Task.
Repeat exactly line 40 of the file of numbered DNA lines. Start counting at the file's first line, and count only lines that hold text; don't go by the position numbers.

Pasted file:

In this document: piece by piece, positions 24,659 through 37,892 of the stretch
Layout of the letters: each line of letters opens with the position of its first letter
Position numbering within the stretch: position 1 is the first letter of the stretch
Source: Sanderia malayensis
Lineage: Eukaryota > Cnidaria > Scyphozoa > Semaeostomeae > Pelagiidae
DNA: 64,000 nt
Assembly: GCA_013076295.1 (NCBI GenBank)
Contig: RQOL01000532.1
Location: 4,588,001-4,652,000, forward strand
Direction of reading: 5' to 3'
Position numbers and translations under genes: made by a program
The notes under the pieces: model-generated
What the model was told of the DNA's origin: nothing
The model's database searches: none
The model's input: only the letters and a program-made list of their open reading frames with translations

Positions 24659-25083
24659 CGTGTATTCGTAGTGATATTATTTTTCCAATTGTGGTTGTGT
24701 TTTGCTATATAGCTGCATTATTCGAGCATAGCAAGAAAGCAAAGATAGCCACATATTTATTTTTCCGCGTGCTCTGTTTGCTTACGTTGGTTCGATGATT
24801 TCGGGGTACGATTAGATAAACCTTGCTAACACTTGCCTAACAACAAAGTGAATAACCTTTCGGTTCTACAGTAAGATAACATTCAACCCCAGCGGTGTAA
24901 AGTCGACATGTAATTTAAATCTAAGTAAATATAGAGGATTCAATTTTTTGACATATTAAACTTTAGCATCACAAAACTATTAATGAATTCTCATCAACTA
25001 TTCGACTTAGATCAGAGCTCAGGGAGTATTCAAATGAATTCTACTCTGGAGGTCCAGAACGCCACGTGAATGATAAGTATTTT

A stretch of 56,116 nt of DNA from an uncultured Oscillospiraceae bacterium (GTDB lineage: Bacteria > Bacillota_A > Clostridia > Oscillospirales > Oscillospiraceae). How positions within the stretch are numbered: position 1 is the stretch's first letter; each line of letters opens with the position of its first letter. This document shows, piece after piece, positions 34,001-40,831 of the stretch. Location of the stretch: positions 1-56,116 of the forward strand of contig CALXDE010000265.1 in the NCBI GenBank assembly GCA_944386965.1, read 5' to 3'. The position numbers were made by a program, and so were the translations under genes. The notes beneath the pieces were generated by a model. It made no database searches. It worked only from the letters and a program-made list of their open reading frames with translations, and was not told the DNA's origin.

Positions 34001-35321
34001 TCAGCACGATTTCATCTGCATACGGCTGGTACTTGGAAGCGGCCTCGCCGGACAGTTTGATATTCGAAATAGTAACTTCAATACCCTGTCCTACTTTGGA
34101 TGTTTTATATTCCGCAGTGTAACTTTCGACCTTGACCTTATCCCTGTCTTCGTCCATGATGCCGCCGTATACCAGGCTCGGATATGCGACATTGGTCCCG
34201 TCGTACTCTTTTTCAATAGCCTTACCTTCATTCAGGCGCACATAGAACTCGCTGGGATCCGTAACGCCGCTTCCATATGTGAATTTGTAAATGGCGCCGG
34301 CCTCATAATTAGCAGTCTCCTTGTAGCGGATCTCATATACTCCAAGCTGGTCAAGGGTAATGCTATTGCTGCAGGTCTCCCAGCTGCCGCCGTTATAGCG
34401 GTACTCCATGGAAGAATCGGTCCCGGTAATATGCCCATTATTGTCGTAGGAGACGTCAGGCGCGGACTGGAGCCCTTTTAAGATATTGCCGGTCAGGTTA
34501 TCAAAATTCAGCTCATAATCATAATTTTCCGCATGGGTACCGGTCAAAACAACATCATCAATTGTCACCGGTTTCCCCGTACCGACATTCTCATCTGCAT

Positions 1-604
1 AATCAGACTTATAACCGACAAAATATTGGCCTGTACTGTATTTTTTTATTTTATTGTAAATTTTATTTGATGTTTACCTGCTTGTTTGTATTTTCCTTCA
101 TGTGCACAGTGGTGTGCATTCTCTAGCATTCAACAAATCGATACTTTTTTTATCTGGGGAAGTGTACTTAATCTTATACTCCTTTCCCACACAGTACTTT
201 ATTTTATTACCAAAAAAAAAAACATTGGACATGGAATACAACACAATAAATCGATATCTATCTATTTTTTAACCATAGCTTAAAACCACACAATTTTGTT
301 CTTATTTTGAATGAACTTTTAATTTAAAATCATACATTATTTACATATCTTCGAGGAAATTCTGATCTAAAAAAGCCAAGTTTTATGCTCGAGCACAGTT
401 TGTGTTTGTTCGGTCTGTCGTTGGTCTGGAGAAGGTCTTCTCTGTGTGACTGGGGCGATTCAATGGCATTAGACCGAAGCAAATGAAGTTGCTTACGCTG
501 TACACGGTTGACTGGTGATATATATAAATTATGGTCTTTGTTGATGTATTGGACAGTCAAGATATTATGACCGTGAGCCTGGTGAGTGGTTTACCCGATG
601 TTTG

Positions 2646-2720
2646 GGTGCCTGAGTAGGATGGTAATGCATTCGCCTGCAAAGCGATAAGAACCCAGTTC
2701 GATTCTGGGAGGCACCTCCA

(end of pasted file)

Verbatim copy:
2701 GATTCTGGGAGGCACCTCCA